As New Year's Eve approaches, our man in the booth Harold Heath tackles a question of dancefloor etiquette
One of the many beautiful things about club culture is how inclusive and accepting/too-high-to-be-arsed we are. We put up with a lot.
You wanna come to the party alone, give your sweat glands a proper work out on the Gary Abletts for a couple of hours and then share the results by hugging complete strangers? Okay, we can go with that. You wanna express your deep bond for your partner by kissing super-passionately in the middle of a heaving dance floor? Well hey, you just do your thing. You wanna wear buttless chaps to the rave and spend the evening displaying your hairy buttocks while falling over from ket-walk? You go, girl.
We welcome everyone. Ours is a tolerant house, where misfits and freaks can mix with suits and squares, come one, come all. But if we might be so bold, could we recommend that while at the disco you leave your phone, if not at home, then at least in your pocket?
Obviously, we all might need to send an occasional text or Shazam a tune on a night out, but, much like a funeral (only with louder music and better lights) a nightclub dancefloor isn't a place to be on your phone. If the essence of our scene is community and togetherness (and it is), then the advent of phone culture and the growing ubiquity of phones is having a profoundly detrimental effect on clubland.
Party people, phone people
Everyone in the room has a role to play in making the night, not just the DJ. The phone-led cataloguing and reporting of the event, and the diversion of people's attention from the room they're actually in right now, creates a crew of half-attendees: clubbers who aren't quite there, who aren't making the party but observing it. There's almost an accompanying sense of entitlement to this behaviour: sitting on the sidelines idly glancing at a tiny glowing screen, waiting to be entertained, rather than getting involved and making the night into the magical event that everyone's participation will create.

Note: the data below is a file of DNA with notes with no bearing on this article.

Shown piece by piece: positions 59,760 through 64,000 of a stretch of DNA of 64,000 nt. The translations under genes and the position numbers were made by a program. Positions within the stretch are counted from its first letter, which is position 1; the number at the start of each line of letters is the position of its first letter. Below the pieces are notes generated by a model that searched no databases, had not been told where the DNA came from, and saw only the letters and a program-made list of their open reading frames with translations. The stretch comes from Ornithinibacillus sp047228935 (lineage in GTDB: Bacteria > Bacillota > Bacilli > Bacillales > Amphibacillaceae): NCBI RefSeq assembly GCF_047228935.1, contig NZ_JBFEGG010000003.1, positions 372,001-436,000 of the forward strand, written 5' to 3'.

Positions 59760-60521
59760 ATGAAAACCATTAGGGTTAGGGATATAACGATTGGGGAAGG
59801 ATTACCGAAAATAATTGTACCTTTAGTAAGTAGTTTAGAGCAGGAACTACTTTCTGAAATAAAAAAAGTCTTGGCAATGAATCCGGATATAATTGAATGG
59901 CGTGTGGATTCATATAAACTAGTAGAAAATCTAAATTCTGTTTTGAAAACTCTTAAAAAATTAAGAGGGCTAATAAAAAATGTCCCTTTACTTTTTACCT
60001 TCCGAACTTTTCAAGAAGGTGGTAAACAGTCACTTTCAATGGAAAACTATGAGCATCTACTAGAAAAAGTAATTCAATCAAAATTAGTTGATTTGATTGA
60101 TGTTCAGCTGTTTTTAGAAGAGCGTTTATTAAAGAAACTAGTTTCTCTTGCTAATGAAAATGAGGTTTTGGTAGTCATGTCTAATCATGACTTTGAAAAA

Not to mention the obvious fact that people in a club might be doing things that they don't particularly want documented. When someone take a shot on their phone with a flash, and the flash hangs around for a couple of seconds, it feels like there's a tiny police helicopter with a spotlight hovering over your shoulder, which is obviously every clubbers dream.
We all want people to think we're cool and that we're having a great life. It seems to be a part of human nature - we love to communicate. Indeed, what is DJing if not non-verbal communication on a mass scale? But we can direct this urge to communicate and share energy back into the room we are actually in, or we can funnel it out via our phones. Make the right choice and the party steps up a gear, a sense of something bigger than the individual starts to make itself felt, and for a few precious moments we can lose ourselves in brief instances of group transcendence. Or, we can update Instagram with a photo of us looking awesome, and put a sharp comment on Facebook which shows how witty and sophisticated we are.
The only thing you should be doing with a phone in a club is waving it in the DJ's face so they can see what tune you want them to play next. All DJs love that.
Words: Harold Heath Pic: Ververidis Vasilis/Shutterstock